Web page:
Georgia v. McCollum, 505 U.S. 42, 14 (1992)

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Cite as: 505 U. S. 42 (1992)

Opinion of the Court

tuted state action, even though the motive underlying the exercise of the peremptory challenge may be to protect a private interest. See id., at 626.10


Having held that a defendant's discriminatory exercise of a peremptory challenge is a violation of equal protection, we move to the question whether the State has standing to challenge a defendant's discriminatory use of peremptory challenges. In Powers, 499 U. S., at 416, this Court held that a white criminal defendant has standing to raise the equal protection rights of black jurors wrongfully excluded from jury service. While third-party standing is a limited exception, the Powers Court recognized that a litigant may raise a claim on behalf of a third party if the litigant can demonstrate that he has suffered a concrete injury, that he has a close relation to the third party, and that there exists some hindrance to the third party's ability to protect its own interests. Id., at 411. In Edmonson, the Court applied the same analysis in deciding that civil litigants had standing to raise the equal protection rights of jurors excluded on the basis of their race.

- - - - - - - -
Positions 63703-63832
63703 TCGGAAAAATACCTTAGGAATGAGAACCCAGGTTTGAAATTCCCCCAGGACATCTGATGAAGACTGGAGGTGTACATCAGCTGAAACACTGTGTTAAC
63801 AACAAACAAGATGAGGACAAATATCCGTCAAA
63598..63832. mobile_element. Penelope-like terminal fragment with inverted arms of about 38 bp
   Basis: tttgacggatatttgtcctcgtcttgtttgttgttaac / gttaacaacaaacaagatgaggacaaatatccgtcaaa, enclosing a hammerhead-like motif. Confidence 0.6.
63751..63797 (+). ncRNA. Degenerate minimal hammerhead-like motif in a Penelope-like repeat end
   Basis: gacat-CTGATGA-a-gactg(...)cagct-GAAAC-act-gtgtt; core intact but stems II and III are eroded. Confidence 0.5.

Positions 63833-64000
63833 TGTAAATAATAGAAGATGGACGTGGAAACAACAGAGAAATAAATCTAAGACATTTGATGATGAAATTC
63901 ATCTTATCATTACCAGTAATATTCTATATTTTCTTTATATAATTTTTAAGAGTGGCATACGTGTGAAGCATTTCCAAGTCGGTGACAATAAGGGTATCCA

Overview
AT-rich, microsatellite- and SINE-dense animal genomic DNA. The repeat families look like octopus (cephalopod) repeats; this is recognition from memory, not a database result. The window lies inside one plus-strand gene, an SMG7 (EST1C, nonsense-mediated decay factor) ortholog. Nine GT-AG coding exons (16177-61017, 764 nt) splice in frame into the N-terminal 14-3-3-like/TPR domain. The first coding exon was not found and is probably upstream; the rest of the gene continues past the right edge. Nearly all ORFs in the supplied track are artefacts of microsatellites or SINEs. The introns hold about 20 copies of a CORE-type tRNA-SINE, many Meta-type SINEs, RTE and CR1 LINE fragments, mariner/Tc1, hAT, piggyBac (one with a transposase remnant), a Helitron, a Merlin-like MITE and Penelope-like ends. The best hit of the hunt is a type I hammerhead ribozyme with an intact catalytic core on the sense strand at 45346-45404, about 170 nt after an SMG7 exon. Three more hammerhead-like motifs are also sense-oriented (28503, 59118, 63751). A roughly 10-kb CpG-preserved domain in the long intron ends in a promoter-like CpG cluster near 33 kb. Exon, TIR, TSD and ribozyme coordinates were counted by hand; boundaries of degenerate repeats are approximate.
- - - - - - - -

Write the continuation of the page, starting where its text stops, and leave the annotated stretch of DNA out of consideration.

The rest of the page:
In applying the first prong of its standing analysis, the Powers Court found that a criminal defendant suffered cog-10 Numerous commentators similarly have concluded that a defendant's exercise of peremptory challenges constitutes state action. See generally Alschuler, The Supreme Court and the Jury: Voir Dire, Peremptory Challenges, and the Review of Jury Verdicts, 56 U. Chi. L. Rev. 153, 197-198 (1989); Note, State Action and the Peremptory Challenge: Evolution of the Court's Treatment and Implications for Georgia v. McCollum, 67 Notre Dame L. Rev. 1049, 1061-1074 (1992); Note, Discrimination by the Defense: Peremptory Challeges after Batson v. Kentucky, 88 Colum. L. Rev. 355, 358-361 (1988); Comment, The Prosecutor's Right to Object to a Defendant's Abuse of Peremptory Challenges, 93 Dick. L. Rev. 143, 158-162 (1988); Tanford, Racism in the Adversary System: The Defendant's Use of Peremptory Challenges, 63 S. Cal. L. Rev. 1015, 1027-1030 (1990); Under-wood, 92 Colum. L. Rev., at 750-753.


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